Picking up on Peter’s recent posting on Pearson v. Callahan, decided January 29, 2009, Pearson represents a major development in the area of addressing qualified immunity claims by law enforcement officials sued under 42 U.S.C. § 1983 and its federal counterpart, Bivens v. Six Unknown Named Agents of the Federal Bureau of Narcotics, 403 U.S. 388 (1971).
The decision marks a distinct deviation from Saucier v. Katz, 533 U.S. 194 (2001), the decision that mandated the bright-line two part test for assessing qualified immunity claims: (1) whether the facts alleged make out a violation of a constitutional right; and (2) whether such right was “clearly established.” Reflecting a relatively rare discussion of stare decisis, Justice Alito, writing for a unanimous Court, discussed how Saucier had come under attack for often causing “substantial expenditure of scarce judicial resources on difficult [constitutional] questions that have no effect on the outcome of the case.” He continued: “There are cases in which it is plain that a constitutional right is not clearly established but far from obvious whether in fact there is such a right.” The Court in Pearson thus allowed, but did not require, that lower courts can jump to the second “clearly established” prong and grant qualified immunity on that basis without having to needlessly engage in what could be a difficult assessment of the first prong.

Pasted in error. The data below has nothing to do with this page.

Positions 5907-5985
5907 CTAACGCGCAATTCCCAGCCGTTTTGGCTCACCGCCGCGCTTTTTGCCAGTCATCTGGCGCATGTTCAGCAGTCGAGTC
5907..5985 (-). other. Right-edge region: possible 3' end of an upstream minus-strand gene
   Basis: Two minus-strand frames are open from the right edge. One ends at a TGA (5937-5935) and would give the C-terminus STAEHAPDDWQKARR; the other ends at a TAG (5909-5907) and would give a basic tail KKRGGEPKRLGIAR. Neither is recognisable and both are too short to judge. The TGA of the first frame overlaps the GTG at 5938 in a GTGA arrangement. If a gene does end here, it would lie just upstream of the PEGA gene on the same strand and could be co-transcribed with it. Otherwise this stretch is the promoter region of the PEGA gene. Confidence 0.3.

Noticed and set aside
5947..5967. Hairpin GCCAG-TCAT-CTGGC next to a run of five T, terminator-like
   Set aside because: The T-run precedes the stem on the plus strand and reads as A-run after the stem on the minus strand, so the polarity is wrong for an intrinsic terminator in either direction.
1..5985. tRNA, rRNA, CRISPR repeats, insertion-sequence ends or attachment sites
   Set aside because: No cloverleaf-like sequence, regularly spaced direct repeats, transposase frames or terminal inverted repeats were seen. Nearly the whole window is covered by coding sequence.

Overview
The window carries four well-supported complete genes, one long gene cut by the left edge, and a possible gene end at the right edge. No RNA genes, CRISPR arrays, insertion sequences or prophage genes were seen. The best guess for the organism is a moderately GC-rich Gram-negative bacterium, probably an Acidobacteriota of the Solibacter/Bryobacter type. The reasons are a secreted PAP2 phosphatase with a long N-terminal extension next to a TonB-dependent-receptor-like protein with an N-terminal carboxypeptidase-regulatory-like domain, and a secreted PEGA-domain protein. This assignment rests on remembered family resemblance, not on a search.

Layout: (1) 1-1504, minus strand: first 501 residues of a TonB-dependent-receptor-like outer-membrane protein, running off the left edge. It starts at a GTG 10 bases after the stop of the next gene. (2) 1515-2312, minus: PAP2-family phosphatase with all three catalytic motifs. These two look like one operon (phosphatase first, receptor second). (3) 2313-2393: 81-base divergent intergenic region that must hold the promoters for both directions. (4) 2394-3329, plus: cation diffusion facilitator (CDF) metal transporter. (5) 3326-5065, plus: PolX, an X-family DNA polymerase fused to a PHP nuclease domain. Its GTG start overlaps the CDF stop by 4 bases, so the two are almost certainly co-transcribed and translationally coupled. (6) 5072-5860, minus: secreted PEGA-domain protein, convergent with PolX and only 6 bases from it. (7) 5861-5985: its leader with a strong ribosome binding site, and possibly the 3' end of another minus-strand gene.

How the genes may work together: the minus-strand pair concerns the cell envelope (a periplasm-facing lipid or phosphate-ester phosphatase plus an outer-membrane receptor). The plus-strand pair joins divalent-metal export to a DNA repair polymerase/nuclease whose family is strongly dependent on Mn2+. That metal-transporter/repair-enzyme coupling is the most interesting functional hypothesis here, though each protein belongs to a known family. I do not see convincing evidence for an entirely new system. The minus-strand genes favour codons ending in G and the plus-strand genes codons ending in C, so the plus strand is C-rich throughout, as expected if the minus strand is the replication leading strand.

I also would like to note that our Tenth Circuit should not be faulted for following the law and letting the Supremes fix their own precedent. The Tenth Circuit did its job and the Supreme Court did its job. The Supreme Court took a positive step in the development of an area of law that uses not an insignificant amount of federal judicial resources.